Sunday, January 15, 2012

"L" - Limited Atonement: Summary and Thoughts

I'm currently reading through the books For Calvinism by Michael Horton and Against Calvinism by Roger E. Olson.  This post is one of a series of posts where I discuss the thoughts, impressions, and questions that surface during this study.  Click here for the first post in this series.

In chapter 3, Olson describes limited atonement by first stating that all Calvinists accept the penal substitution theory of the atonement, namely that 

[T]hey believe... that God punished Jesus for the sins of the people God wanted to save... In other words, Jesus Christ satisfied the justice of God by bearing the deserved punishment of every person God wanted to save.  That's what makes them "savable". (pp. 47)

He then goes on to define what limited atonement means:

The limited nature of the atonement... was in its scope and not in its value. It was particularly intended by God for particular people (as opposed to everyone indiscriminately) and it definitely secured or accomplished the salvation of those for whom it was intended - the elect. (pp. 47)

and later, adds this little tidbit:

[M]ost Calvinists deny that God intended the cross for all people, which means, of course, that he does not love everyone in the same way. (pp. 48)

This part of the chapter is where Olson begins to present some material that I'm anxious to hear from Horton's (pro-Calvinist) point of view.  Olson gives a short summary of how Calvinists explain the various benefits received by the elect and non-elect, especially in light of the "all" passages in scripture.  Olson describes how Calvinists claim (as in the quote above) that God loves everybody, but not in the same way.  So Christ died for the sins of the elect, but not the sins of the reprobate.  Christ's death benefits the non-elect in a more general way, like in the rising of the sun (Matthew 5:45).  The "all" passages in scripture are said to apply to the non-elect in this more general way.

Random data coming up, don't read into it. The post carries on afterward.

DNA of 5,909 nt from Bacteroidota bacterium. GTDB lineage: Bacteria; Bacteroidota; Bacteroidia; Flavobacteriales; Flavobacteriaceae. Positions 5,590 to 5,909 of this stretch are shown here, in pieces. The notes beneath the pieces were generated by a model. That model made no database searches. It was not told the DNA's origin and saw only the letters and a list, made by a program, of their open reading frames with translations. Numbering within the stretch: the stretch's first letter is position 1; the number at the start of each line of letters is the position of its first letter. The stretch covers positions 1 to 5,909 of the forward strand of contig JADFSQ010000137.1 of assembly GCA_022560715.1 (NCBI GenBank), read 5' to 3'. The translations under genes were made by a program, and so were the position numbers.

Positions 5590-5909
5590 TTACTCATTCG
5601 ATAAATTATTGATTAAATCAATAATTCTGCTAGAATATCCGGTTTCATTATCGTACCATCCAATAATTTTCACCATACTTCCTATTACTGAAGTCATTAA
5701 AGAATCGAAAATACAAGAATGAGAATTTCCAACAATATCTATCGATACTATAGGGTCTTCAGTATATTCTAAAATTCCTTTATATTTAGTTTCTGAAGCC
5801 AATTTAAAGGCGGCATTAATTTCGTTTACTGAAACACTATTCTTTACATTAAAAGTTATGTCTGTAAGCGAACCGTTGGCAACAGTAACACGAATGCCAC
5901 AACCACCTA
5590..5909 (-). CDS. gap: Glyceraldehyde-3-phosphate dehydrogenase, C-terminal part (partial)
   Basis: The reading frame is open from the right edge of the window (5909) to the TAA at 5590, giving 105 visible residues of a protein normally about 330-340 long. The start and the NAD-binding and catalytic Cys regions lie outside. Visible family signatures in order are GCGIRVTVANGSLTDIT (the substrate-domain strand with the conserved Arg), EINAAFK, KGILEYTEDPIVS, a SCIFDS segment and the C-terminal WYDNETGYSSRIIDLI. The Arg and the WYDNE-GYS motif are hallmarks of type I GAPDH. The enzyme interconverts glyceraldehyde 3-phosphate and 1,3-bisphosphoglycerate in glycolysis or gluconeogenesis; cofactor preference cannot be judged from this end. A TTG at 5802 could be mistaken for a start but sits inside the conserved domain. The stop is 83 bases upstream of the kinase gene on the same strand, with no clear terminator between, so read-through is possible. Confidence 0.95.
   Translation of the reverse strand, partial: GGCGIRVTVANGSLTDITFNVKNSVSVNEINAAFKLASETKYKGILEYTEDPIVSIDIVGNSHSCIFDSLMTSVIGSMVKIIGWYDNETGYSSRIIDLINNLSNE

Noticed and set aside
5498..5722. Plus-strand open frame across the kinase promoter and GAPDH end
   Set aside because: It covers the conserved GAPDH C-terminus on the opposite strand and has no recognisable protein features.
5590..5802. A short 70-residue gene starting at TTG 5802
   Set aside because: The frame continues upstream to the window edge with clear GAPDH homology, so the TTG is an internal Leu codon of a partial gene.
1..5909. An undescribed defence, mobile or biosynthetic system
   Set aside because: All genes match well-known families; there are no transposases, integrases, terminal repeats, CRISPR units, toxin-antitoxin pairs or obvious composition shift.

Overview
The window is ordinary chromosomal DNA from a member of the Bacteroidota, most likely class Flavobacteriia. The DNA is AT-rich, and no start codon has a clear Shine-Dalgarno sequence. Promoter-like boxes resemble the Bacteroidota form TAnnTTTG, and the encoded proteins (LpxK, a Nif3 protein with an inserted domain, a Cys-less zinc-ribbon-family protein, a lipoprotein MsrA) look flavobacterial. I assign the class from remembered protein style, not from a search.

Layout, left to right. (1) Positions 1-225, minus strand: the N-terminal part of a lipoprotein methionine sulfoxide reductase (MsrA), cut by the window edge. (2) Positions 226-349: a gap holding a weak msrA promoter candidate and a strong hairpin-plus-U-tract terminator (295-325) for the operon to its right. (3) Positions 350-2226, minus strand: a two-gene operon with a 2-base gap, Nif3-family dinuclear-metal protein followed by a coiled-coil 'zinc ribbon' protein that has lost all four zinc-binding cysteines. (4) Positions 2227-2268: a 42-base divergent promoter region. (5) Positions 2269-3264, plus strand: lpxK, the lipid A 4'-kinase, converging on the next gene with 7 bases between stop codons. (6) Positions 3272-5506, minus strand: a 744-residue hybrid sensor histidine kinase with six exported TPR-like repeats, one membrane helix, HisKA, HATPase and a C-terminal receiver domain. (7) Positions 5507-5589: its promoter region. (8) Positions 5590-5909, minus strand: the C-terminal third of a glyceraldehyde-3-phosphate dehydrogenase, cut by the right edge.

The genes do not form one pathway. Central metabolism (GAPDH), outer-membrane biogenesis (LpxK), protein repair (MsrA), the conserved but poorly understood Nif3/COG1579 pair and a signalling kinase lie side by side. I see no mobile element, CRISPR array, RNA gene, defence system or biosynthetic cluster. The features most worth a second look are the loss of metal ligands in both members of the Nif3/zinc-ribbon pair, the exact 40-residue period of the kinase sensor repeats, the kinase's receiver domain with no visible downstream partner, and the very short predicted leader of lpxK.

Olson puts it like this:

On the basis of what Scriptures do Calvinists affirm limited atonement? ... Boettner, Sproul, Piper and others point to passages such as John 10:15; 11:51-52; and 17:6, 9 19, in which Jesus says things such as "I lay down my life for the sheep."

Olson will rebut this more completely in chapter 6, but here he simply states that these passages, all of which indeed talk bout Jesus dying for "his people" do not necessarily exclude the possibility of Jesus dying for others.  He continues:

In fact, 1 John 2:2 clearly states that he, Jesus, is the atonement for the sins of the whole world. Piper and others claim this refers to the children of God scattered throughout the world and not everyone. (pp. 50)

I'm sure Horton will present this argument more elegantly, but to me this claim just reeks of BS. Combine this with the divine picture that emerges when God is charged with sending people to hell "for his good pleasure", and the "T" in TULIP becomes the most problematic, at least for me.


Anonymous said...

I like this series. The older I get the more difficulty I have in reconciling the notion of a good God with a God who creates some people and intentionally withholds his love from them. I don't think they are fundamentally incompatible; I understand that we may not understand God and our ideas of love may be hopelessly warped. With that said, the closest analogy that comes to my mind would be a parent withholding love from a child, and that strikes me as wrong no matter *what* the circumstances. I mean love here strictly, and not things associated with it like gift-giving, or discipline, or forbearance. A parent who loves his or her children will naturally use these in different degrees according to the differing temperaments of those children.

I recognize this is an imperfect analogy; we are not God, we are commanded to love, etc. But you can't discard all of our emotional and intellectual reactions to claims like this, or you are left with no means to even engage in the argument at all.

Is it uncharitable to suspect that some people want God to be like this?

Joe said...

Thanks for your comment. I get a little wary when we start to suggest that God's love might be altogether different from our conception of love. If God's love is so different from what we believe love is (informed by scripture, i.e. 1 Cor. 13) then is the concept useful at all? God describes himself as loving, and for that to mean something completely different than what the word actually means, that's a non-starter for me.

David said...

Hey there,

Regarding 1 John 2:2 referring to the children, that was first made popular by John Owen, and it was based on John 11:51 and context. Ive written a reply to it here:

The argument from the alleged parallel is just junk. It cannot be taken seriously.

Thanks for your time,